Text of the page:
Legal History

Pulitzer awarded for book on largely forgotten case defended by Thurgood Marshall

Author Gilbert King says he thought a friend was joking in a text message that read, “Dude. Pulitzer.”

It turned out the friend was serious, report the New York Times and the Orlando Sentinel. King wasn’t even aware that his publisher had nominated his book called Devil in the Grove: Thurgood Marshall, the Groveland Boys and the Dawn of a New America. He won in the general nonfiction category.

The book is about a mostly forgotten incident involving four black men falsely accused of raping a 17-year-old white woman in Groveland, Fla., according to the Times. One of the accused men was shot to death by a posse. Two received death sentences and the other a life sentence.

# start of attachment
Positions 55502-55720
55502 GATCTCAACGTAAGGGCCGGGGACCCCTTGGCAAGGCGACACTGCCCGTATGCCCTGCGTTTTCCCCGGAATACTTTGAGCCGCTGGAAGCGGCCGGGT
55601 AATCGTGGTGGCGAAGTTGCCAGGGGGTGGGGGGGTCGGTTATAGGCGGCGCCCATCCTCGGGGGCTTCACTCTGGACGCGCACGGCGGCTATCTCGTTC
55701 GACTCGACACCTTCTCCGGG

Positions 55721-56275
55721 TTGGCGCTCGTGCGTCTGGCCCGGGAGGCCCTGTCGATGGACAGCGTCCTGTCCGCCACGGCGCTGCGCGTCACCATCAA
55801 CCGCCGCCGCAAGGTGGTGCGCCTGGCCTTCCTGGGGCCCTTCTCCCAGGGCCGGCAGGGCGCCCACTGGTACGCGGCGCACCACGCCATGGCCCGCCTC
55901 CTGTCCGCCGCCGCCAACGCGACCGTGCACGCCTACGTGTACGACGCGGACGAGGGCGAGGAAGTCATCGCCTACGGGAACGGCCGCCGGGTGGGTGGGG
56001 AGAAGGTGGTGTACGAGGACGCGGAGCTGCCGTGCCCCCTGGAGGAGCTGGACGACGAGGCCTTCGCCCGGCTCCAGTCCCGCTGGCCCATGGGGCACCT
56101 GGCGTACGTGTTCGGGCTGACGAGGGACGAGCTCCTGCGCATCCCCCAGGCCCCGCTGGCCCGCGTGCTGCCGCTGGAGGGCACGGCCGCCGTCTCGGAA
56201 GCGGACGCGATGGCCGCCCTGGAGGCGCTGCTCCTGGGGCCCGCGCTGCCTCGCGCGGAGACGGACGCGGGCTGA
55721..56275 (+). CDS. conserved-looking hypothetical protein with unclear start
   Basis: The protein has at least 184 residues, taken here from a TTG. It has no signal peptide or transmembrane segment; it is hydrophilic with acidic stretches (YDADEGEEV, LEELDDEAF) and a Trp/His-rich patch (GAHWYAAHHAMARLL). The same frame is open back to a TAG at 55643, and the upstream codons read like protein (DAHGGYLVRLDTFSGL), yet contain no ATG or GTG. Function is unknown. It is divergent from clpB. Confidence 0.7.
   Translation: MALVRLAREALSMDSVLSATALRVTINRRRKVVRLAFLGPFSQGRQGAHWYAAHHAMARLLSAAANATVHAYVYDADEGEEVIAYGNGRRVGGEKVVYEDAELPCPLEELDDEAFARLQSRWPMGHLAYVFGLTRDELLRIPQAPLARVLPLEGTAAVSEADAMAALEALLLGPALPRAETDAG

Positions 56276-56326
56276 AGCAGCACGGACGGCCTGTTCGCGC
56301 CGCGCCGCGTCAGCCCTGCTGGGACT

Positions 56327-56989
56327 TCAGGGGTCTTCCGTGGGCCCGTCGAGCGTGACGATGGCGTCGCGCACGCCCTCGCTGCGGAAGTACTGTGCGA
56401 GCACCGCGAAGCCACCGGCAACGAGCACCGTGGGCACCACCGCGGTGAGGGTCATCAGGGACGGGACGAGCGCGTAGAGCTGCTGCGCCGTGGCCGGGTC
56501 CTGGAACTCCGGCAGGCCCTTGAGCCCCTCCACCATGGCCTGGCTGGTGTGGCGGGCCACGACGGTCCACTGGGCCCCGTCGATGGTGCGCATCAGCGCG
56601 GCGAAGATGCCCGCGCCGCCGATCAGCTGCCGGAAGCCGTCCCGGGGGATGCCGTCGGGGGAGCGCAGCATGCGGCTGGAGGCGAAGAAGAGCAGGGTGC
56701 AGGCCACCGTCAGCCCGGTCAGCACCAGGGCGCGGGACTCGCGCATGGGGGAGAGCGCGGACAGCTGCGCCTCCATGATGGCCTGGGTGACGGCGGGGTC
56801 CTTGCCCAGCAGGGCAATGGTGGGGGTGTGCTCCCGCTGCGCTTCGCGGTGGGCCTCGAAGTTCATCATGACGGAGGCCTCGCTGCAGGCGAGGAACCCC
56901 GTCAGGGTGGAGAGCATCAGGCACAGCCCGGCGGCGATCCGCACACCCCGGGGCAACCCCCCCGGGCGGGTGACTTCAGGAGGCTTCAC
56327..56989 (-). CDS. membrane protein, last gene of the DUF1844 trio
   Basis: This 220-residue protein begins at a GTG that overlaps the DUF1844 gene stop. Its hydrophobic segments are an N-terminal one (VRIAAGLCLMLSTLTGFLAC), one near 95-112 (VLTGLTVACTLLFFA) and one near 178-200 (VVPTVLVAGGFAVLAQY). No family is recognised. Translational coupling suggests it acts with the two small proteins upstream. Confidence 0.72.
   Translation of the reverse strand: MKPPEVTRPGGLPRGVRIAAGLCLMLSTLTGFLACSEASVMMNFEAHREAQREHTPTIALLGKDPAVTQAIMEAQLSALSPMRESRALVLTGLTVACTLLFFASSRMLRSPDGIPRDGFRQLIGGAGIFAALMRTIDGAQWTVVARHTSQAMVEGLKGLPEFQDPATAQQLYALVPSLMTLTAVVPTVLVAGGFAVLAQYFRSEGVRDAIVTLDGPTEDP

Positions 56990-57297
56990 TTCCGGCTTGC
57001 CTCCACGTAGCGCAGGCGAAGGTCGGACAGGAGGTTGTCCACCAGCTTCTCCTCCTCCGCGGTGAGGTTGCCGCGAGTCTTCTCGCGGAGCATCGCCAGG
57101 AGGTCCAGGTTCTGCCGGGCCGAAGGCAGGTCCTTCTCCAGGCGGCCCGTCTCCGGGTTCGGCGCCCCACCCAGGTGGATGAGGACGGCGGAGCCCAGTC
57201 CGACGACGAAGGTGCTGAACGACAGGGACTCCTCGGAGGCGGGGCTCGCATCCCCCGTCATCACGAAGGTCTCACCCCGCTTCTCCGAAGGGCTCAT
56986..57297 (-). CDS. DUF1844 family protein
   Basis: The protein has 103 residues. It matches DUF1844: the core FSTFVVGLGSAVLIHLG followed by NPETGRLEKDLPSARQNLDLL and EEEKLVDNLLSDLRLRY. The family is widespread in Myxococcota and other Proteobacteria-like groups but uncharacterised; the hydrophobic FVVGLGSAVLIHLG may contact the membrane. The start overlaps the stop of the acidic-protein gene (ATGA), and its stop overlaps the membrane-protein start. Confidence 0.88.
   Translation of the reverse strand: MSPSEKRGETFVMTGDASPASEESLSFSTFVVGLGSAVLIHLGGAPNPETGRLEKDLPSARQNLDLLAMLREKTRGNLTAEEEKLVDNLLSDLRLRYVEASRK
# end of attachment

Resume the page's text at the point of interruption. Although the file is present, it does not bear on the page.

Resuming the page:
Marshall and his staff lawyers at the NAACP persuaded the U.S. Supreme Court to reverse the death sentences. After the ruling, the two defendants were shot, one fatally, by the sheriff, who claimed they had tried to escape. Marshall persuaded the governor to commute the survivor’s death sentence to life in prison.

The Times interviewed King while the Sentinel caught up with him as he spoke to a book club at The Villages retirement community near Orlando. The appearance was scheduled before King won the Pulitzer.

“It’s not just a crime story,” King told book club members. “It’s a story of America’s history at a time that a lot of people are not aware—the pre-civil-rights movement right after World War II.”

Previous coverage: ” ‘Devil in the Grove’ Author Discusses Early Thurgood Marshall Civil Rights Case”

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